In December, I took delivery of my fourth touch screen computer. The first two were Compaq TC-1000’s with their futuristic removable keyboards, and lack of processing power and memory. They were followed by a Fujitsu U1010, which was my idea of what a netbook ought to be, except I found that to be slow as a wet week as well. To my complete surprise, I found that the Fujitsu was too small to be practical for use – something that I never thought that I’d ever say! In fact – make it the fifth: the CarPC had a 7″ WVGA touchscreen embedded in the dash.
This time, it’s serious though. This time, the machine is my primary, having converted the workstation to Windows Home Server three months ago.
The new machine is a HP TX2z, and it’s the first time that I’ve bought myself new laptop. For the money, it’s hard to buy a dual core laptop with 4gb of RAM in a 12″ form factor. I wanted small (but not as small as the Fujitsu or Dad’s Acer Aspire One), but I wasn’t willing to sacrifice power – for some reason it’s difficult to buy grunter machines that are less than 14″.
I’m loving having a laptop. Most of the Maxine McKew post was written on the train yesterday morning while the bus drivers were all having a sleep in (yep – this post has been in draft for a while!!). I know that lots of people blaze away on laptops on the train all the time, but that was a first for me, and like the first time I connected to the internet, or a wireless network, or downloaded something, it was a moment. Since I started writing this post, the HP TM2, the natural replacement for the TX2z has been announced and released, and I read today that they are being slated for i7 processors. Not having to sacrifice performance for small is my idea of a computing dream, particularly when I can connect it to my big monitor and dock at home.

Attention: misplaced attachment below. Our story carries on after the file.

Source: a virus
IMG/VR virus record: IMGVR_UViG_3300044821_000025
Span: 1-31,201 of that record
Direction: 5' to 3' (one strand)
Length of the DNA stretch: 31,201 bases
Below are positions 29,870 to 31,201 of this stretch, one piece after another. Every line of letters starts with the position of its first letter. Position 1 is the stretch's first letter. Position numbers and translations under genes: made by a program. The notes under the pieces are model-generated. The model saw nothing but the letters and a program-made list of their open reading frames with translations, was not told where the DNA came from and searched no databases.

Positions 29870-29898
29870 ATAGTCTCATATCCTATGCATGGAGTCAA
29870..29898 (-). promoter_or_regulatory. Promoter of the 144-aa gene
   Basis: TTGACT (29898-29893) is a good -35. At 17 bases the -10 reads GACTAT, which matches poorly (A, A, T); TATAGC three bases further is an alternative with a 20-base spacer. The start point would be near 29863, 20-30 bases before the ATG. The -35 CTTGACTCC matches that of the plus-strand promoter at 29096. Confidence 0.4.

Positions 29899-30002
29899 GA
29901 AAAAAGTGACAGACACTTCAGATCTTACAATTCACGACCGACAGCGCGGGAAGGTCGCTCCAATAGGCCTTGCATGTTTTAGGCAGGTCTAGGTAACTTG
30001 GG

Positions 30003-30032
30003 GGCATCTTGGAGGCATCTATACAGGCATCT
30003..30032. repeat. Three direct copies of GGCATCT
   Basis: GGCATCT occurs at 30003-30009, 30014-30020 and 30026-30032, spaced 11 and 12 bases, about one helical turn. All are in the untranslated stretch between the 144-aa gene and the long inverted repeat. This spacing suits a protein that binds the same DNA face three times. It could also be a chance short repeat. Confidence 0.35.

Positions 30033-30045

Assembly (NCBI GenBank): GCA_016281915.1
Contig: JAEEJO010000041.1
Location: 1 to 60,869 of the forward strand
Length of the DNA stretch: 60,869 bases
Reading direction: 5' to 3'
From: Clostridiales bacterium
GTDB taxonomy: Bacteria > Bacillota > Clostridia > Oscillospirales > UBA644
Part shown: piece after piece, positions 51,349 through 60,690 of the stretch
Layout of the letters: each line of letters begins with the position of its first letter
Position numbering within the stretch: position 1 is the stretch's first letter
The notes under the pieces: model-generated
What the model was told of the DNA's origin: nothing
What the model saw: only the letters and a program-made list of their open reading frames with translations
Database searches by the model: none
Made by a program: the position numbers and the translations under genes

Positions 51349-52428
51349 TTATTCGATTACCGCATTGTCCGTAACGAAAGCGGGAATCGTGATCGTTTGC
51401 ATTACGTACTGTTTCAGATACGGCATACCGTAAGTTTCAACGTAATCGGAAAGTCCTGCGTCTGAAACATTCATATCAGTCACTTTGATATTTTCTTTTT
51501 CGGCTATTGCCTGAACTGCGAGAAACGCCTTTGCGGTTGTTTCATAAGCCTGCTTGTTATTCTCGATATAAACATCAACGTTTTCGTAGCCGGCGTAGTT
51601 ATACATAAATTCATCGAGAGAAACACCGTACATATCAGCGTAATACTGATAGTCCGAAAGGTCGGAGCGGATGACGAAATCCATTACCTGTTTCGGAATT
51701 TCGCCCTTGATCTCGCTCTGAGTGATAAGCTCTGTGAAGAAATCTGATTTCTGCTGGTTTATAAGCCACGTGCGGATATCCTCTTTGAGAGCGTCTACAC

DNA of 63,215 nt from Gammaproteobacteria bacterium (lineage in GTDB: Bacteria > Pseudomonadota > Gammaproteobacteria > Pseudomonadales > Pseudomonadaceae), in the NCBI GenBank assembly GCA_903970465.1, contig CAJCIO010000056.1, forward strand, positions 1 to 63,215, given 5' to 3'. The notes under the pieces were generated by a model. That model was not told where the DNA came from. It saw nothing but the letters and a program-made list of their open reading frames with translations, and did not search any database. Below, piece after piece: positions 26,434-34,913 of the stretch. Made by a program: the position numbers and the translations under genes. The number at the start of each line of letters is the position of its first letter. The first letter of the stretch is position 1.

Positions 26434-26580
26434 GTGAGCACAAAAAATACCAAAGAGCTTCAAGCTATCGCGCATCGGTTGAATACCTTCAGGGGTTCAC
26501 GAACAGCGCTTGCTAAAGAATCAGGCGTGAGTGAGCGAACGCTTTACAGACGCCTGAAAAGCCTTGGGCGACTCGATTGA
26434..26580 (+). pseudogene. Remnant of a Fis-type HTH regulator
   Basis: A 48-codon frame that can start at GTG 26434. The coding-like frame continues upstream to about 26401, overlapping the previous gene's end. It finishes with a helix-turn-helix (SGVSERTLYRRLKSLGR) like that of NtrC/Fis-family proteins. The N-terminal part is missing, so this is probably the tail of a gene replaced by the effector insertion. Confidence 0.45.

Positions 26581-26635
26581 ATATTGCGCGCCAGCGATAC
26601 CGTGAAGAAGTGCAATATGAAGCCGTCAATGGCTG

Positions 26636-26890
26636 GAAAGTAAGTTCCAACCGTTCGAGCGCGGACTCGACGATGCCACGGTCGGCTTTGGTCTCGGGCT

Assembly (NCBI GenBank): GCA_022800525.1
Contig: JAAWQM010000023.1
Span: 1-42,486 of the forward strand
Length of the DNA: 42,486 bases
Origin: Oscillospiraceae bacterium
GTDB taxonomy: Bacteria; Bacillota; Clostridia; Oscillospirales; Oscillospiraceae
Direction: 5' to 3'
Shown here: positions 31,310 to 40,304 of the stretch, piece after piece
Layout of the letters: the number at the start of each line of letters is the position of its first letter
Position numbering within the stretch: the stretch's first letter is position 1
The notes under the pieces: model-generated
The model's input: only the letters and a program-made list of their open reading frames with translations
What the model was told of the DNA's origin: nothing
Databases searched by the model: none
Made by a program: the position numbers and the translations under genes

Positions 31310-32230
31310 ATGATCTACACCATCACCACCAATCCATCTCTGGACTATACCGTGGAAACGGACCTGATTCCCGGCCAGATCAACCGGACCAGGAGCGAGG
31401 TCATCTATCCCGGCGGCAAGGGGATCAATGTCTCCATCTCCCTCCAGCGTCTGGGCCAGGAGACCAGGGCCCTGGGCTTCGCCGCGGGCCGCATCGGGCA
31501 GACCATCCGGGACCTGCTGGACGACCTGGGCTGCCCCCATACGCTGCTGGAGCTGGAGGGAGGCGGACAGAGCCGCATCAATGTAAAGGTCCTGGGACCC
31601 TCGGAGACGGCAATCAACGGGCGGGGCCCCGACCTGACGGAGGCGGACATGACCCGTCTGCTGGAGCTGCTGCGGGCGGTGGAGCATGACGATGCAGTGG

I’m loving having a touchscreen again after such a long break – Windows7 and multitouch has really moved touch forward, and being able pinch and zoom, and poke links in Chrome with my finger to navigate to the next point of interest, especially when the in tablet mode.
What will be interesting is how touch gets implemented for the mainstream. It’s clear that although the HP Touchsmarts are lovely machines, for non technology focussed users, the gorilla arms paradigm isn’t going to win friends. But I think that 10/GUI has a lot of potential. It seems a physically natural and natural way to work, and has some beauty in the way that it abstracts the hardware layer. I can’t wait for this stuff to start flowing through.